The Lakeside Bank has barely been in business a month and already it's making headlines. It is the only new start-up bank to open in America this year. It's not housed in some towering beacon in the sky, but a secondhand, standard double-wide trailer in Lake Charles, Louisiana.
As first reported by the New York Times, the long road traveled took more than two years, with the initial idea coming from local real estate developer Andrew Vanchiere, who was fed up with his bank. He rounded up a group of local businessmen who set out on a capital hunt. In less than six months they were able to raise $12 million.
"We were able to raise money primarily from within our zip code, from business people, as well as individuals. We don't want big investors. No one investor will own more than 15 percent," says Hartie Spence, president and CEO.
That capital was an important factor in the FDIC decision to approve Lakeside. In addition, says Spence, the new bank had a conservative business plan, a solid management team and board of directors. The bank was also helped by the company it keeps. Other banks in the region are mostly healthy.
So far this year, 118 banks have failed and the FDIC has stepped up oversight of new banks. So what gives Lakeside Bank the moxie to move forward in this environment?
"Research shows that 25 percent of the American public wants to do business with a locally owned and managed bank. That's a huge market," says Spence. Lakeside is looking to be the folksy, hometown favorite. "We want to be a plain vanilla, community bank," says Spence. "If you want a loan you want to deal with people you know. We're going to be very close, touchable," says the former offensive tackle for Louisiana State University, who has a law degree, but decided to pursue banking out of college.
"We want to run banks the way they used to be. We will not screen calls. You will get voicemail if you ask for it. We're about humans to humans. I have my home phone number on business cards," says the 70-year-old, balding, good-humored Spence, who came out of retirement to get back into the banking action, where he had been for more than 40 years.
Fishing buff goes back to fishing for dollars
In 2008 he retired from Hancock Bank of Louisiana in Baton Rouge, where he served as president and chairman for more than a decade. But he was willing to give up leisurely days of duck hunting and fishing to move back to Lake Charles which is home to "fabulous fishing and duck hunting," says Spence, who only has the luxury of casting his reel on Saturdays.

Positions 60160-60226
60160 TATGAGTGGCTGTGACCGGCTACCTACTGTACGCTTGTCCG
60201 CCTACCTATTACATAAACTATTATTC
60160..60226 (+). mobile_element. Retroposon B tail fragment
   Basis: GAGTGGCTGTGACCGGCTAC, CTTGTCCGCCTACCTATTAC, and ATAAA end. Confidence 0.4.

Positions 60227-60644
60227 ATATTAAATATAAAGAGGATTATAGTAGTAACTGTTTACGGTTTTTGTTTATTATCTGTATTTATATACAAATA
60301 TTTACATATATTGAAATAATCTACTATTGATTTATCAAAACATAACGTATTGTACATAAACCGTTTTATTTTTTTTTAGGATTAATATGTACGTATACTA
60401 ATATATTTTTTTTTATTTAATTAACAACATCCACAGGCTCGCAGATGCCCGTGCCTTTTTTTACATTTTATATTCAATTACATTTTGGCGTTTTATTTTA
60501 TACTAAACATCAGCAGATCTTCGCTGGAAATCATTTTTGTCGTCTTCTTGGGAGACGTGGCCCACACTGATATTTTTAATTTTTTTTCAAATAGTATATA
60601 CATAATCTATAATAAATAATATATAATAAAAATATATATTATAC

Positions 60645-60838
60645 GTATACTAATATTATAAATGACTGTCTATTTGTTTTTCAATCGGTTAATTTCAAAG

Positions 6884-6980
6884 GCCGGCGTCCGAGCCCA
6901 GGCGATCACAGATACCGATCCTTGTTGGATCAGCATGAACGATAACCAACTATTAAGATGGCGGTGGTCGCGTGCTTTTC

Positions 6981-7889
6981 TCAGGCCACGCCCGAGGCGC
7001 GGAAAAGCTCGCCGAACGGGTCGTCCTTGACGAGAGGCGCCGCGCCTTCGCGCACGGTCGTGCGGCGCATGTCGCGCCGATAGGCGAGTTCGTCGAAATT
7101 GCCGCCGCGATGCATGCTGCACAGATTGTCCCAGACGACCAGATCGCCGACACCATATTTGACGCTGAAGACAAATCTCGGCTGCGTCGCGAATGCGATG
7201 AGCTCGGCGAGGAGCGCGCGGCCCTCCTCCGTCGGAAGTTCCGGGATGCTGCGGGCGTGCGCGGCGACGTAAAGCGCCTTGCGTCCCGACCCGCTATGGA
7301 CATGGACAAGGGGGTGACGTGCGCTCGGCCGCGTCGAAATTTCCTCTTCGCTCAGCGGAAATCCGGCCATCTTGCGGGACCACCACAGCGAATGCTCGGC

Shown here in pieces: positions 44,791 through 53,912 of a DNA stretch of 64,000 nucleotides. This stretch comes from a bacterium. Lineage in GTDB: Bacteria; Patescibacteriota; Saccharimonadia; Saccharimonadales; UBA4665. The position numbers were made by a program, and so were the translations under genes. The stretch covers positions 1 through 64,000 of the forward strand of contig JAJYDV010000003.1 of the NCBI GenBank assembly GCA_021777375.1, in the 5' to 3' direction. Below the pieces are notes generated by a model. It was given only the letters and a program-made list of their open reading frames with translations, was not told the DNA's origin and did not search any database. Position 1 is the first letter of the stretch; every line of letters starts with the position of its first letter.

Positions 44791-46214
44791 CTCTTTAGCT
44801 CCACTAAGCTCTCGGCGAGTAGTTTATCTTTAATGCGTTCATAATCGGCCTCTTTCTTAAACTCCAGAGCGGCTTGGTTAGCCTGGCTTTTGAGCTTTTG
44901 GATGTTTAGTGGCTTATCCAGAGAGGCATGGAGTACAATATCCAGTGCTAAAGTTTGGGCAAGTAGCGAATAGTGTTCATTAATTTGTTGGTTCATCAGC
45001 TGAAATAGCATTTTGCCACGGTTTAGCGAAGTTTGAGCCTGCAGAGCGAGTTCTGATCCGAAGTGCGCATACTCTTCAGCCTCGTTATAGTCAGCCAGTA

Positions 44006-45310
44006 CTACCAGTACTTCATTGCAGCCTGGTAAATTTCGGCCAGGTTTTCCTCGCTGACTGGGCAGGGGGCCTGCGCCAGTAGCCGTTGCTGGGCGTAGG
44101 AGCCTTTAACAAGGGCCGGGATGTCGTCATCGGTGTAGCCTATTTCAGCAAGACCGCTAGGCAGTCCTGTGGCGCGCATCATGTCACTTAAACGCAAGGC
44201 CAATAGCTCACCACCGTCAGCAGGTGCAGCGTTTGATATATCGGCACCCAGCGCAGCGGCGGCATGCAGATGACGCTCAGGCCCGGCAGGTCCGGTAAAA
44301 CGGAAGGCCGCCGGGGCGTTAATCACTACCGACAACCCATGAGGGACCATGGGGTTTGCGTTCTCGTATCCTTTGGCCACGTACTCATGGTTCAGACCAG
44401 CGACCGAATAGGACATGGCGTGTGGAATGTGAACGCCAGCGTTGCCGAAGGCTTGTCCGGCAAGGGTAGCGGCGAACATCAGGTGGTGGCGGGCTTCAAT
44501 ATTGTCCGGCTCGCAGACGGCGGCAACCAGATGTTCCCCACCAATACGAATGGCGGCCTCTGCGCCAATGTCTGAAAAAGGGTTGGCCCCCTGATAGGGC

Just how country courtesy will play out with the general public remains to be seen. Lakeside plans to launch a newspaper and television marketing campaign touting its motto, "The Way Banking Should Be."
The bank has opened about 100 accounts, mostly checking and some savings accounts. Lakeside has $13 million in assets and $2 million in deposits. So far, much of the bank's business has come from its investors and directors. Lakeside offers standard banking services, such as checking and savings accounts, small business loans, certificates of deposits, as well as online banking. The bank expects to break ground on a new building in the summer of 2011, not far from where the trailer sits.
Ironically, many of the big institutions that Spence wants Lakeside to distinguish itself from, are neighbors on his street, Nelson Road. There's competition from the big guns. But he says there's room for all of them. And he welcomes a competitive environment. "Competition makes the world go round. I know the other presidents, they're friends. Nothing is better than taking business from your friend. It's friendly competition though," says Spence.
Lake Charles, "target="external" >has a population of about 71,000 and is a mix of oil refineries, casinos, as well as companies like the Shaw Group and Northrop Grumman that are adding positions, says Spence. "The banks in this region are doing well because of our diverse economy. That's the secret."
Though he's a bit of a lone wolf in the start-up bank arena this year, he is not daunted. "It's the best time to open a bank, because it's easier to make loan decisions. Then there are also people who are looking for a new bank because theirs failed," says Spence optimistically.
Raising capital was the big hurdle, he says. There will be others, particularly in this economy. Already he's learned a huge lesson – patience,"I want the business to grow extremely fast, but it can't and it shouldn't."